How People Seek Hotels

People look a fair amount before leaping to a choice of hotel, finds a Synovate poll issued this month. Choosing among statements that might describe their mode of picking a hotel, 6 percent of U.S. respondents agreed that they “select the first OK one that I find.” At the other extreme, 21 percent “research every hotel in the area so I know I am choosing the best one for me.” In between were 67 percent who “find out about a few comparable hotels and choose the one that will best suit me.”

Forty-five percent of U.S. respondents to the poll (fielded in January) visit hotel Web sites when picking a place to stay; 22 percent use “review sites like tripadvisor.com.” Offline, 13 percent read travel magazines when choosing a hotel, and 12 percent “ask colleagues, friends or relatives about a particular hotel.”

There was no significant gender gap in the proportion respondents saying they research a hotel’s technology offerings before they book (39 percent of men, 38 percent of women). Women were somewhat more likely than men (23 percent vs. 19 percent) to say they prefer to stay at a hotel with a spa. Forty-five percent of women, vs. 33 percent of men, said they like trying a new hotel each time they travel. On the other hand, women were more likely than men (82 percent vs. 70 percent ) to say that a bad hotel experience can ruin their whole trip.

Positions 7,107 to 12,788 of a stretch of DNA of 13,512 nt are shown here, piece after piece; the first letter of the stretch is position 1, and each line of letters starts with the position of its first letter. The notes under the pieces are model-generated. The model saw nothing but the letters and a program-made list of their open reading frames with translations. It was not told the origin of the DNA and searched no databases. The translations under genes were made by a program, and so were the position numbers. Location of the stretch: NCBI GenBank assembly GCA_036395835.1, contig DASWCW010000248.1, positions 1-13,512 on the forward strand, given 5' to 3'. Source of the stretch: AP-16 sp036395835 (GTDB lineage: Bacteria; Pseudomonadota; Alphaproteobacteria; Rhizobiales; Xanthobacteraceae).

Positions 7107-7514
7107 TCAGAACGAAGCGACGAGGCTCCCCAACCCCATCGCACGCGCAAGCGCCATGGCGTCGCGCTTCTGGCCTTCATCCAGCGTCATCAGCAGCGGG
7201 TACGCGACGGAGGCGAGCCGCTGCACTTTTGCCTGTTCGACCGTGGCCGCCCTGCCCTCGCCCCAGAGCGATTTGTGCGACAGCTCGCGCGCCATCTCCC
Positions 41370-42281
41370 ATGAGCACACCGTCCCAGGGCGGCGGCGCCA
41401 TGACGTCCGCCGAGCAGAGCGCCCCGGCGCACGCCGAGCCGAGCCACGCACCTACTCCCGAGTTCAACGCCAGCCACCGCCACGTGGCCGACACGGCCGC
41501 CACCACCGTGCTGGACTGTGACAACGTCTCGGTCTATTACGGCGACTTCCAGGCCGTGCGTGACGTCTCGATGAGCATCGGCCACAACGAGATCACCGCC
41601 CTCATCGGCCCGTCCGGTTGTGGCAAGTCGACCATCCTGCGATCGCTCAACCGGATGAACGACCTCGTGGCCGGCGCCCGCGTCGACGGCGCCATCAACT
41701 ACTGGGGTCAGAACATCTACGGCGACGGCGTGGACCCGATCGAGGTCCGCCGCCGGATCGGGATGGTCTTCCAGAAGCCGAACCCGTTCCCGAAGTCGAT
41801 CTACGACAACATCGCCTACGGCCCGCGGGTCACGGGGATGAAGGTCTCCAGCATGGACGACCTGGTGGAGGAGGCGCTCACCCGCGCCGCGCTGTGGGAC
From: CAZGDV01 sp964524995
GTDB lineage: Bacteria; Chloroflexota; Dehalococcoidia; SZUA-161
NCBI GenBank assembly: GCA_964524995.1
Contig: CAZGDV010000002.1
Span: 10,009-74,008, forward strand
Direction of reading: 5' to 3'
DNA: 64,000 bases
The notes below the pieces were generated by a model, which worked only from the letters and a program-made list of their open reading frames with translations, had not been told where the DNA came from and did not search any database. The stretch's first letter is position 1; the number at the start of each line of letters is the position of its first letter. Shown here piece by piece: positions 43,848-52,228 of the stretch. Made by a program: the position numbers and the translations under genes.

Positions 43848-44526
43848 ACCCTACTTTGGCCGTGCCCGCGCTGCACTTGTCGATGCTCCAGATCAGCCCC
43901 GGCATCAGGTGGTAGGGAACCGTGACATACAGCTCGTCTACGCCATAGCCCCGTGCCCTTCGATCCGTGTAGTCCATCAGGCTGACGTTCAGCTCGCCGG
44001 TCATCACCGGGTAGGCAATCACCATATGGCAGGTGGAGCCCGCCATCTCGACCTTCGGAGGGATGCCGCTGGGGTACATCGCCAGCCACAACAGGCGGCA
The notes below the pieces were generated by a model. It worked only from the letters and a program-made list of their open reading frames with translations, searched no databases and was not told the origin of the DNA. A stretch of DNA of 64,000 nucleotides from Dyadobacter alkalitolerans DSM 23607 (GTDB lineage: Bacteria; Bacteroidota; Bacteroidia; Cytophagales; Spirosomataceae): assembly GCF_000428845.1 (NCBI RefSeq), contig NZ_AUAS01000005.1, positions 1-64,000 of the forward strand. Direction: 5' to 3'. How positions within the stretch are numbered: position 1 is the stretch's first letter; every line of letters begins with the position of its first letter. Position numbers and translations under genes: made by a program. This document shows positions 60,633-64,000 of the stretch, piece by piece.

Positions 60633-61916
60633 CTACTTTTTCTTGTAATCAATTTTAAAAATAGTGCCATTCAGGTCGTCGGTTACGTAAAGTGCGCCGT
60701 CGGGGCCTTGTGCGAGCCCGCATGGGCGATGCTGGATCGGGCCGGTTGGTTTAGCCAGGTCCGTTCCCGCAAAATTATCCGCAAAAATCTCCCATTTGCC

There was also a gap on the age-old question of whether it’s acceptable to glom onto the toiletry samples the hotel provides. Women were more likely than men (52 percent vs. 44 percent) to say “They are yours; they are part of the experience.” Men were more likely than women (43 percent vs. 29 percent) to say “You use what you need during your stay and leave the rest.” Fourteen percent of women, vs. 6 percent of men, agreed that “You love taking them with you but always feel a shade guilty.”